March 26, 2009
The Honourable Deb Matthews
Minister Responsible for Women’s Issues
Ontario Women’s Directorate
777 Bay Street, 6th Floor
Toronto, Ontario M7A 2J4
RE: Ontario Sexual Violence Action Plan
Dear Minister Deb Matthews,
Recently, the Kingston Frontenac Anti-Violence Coordinating Committee (KFACC) has learned the Ontario Liberal Government has made a commitment to create a Sexual Violence Action Plan for the province. There are a number of critical issues we ask you to consider as this plan is developed.
KFACC consists of representatives from agencies providing services for victims of partner abuse and sexual violence, their families, and agencies that work with perpetrators. We include organizations working throughout the city of Kingston, Frontenac County, and in some parts of Lennox & Addington County.
Sectors represented on our committee include law enforcement and justice, shelter and housing, health, hospitals, mental health and counselling support. The different perspectives and expertise we each bring to KFACC enable us to develop a full understanding of the challenges, issues and priorities for our clients, our communities, and one another.
Our mandate is to contribute to the eradication of violence by promoting individual and community awareness of issues relating to domestic and sexual violence, and to support a coordinated community response to these issues.
KFACC is committed to integrating issues of sexual violence into our work in a more comprehensive way, and we understand the need to fully address the complexities and far reaching effects of Sexual Violence in our communities.
Please consider the following as you develop your Sexual Violence Action Plan:
- Take a “snapshot” of work being done currently through education, acute care, counselling, the justice system and advocacy. Assess the existing relationships between programs in the various communities by surveying the organizations and individuals providing this support. (e.g., The current French Language Services Assessment that is taking place in Kingston by the Ministry of the Attorney General.) What is happening out there in our communities right now?
- Better integrate the subject of sexual violence into workplace training. We recognize a disconnect between the education of employees around what they can do if they are victims of sexual violence, and what they can expect will happen when they report. Even what sexual violence is, is unclear. How are issues relating sexual violence integrated into Workplace Safety Programs?
- Design curriculum for all grades of school to create a Culture of Respect. (e.g., The “Boys to Men” campaign.)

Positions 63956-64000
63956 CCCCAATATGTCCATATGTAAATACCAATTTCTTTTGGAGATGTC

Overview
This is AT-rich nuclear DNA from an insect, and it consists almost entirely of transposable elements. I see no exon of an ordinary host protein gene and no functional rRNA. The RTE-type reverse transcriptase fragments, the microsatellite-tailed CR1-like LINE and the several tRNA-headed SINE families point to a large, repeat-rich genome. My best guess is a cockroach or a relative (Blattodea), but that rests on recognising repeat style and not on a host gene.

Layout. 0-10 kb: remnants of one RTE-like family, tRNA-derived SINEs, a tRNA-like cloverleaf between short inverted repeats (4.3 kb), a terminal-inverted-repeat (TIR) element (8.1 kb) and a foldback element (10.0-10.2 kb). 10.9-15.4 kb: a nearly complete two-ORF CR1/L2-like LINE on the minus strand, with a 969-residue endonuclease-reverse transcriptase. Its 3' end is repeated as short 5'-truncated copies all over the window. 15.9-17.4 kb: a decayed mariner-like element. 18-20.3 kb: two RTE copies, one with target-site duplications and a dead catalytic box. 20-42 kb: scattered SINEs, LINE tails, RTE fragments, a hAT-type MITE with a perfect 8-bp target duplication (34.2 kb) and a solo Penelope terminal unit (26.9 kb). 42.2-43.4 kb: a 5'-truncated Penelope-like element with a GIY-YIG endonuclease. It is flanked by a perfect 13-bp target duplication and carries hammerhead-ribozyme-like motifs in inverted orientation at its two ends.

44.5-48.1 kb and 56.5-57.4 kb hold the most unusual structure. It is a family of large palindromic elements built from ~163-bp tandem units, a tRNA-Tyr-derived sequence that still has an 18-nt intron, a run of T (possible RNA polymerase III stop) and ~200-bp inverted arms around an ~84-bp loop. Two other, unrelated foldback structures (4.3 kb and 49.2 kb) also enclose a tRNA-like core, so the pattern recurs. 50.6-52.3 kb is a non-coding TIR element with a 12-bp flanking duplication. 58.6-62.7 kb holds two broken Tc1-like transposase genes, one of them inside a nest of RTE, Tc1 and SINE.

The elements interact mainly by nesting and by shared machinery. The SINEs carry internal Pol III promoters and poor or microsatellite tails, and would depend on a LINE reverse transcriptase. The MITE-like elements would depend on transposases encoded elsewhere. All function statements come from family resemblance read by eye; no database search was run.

- Create an affiliation with the Ministry of Colleges and Training and Ministry of Education Business School to fully integrate the issue of sexual violence into course credits in community college Police Foundations, Child and Youth Worker, Social Services Worker and related programs.
- Dispel myths about who can and cannot be sexually assaulted. (i.e., Women sexually assaulted by their partners in domestic/dating relationships or sex trade workers aren’t victims.)
- Establish standardized assessment in the healthcare system that asks “Have you ever experienced Sexual Violence?” specifically.
- Develop a provincial prevention campaign that is culturally competent.
- Provide education about sexual violence for especially vulnerable communities such as long-term care recipients, people with disAbilities, and refugee women.
- Empower local coordinating committees/service providers with financial resources and opportunities for active participation in the development, implementation and evaluation of the SVAP.
- Seek and integrate input from communities on the provincial outreach campaigns that may be created (e.g., Neighbours, Friends and Families, Internet exploitation prevention initiatives) and programs created in partnership with community organizations with experience in this field. As well, identify experts around the issues of Sexual Violence and use their expertise to inform programs and education initiatives.
- Specialize the justice system-similar to the Domestic Violence Court-with connections among Family, Domestic Sexual Violence and Criminal Court.
- Study the correlations between sentence lengths given for crimes of sexual violence and recidivism rates, and re-evaluate sentencing guidelines based on the results.
- Conduct an in-depth analysis of immigration laws and how they affect/protect those who have experienced sexual violence. (e.g., Victims of human trafficking.)
- Include collaboration with federal partners on components of the Sexual Violence Action Plan where overlap in services occurs.
- Commit to funding appropriate research partners to enable provincial bodies to facilitate research opportunities. These provincial bodies include the Ontario Network of Sexual Assault and Domestic Violence Treatment Centres, the Ontario Coalition of Rape Crisis Centres, Ontario Interval and Transition Houses, DisAbilities Women Network, Ontario Network of Aboriginal Women.
- Create a cost analysis of sexual violence on the health, judicial, educational and income support systems.
- Engage men in the prevention of sexual violence and create much needed support for men who have experienced sexual violence.
As a diverse group of community organizations that deal primarily with issues of violence and provide support for those who have experienced violence in their lives, we feel a Sexual Violence Action Plan including the above will help our communities address sexual violence in a meaningful and lasting way.
We understand that many voices and experiences will need to be involved in creating a comprehensive plan encompassing all Ministries and communities involved in the issues of sexual violence; and we appreciate the opportunity to share our thoughts with you.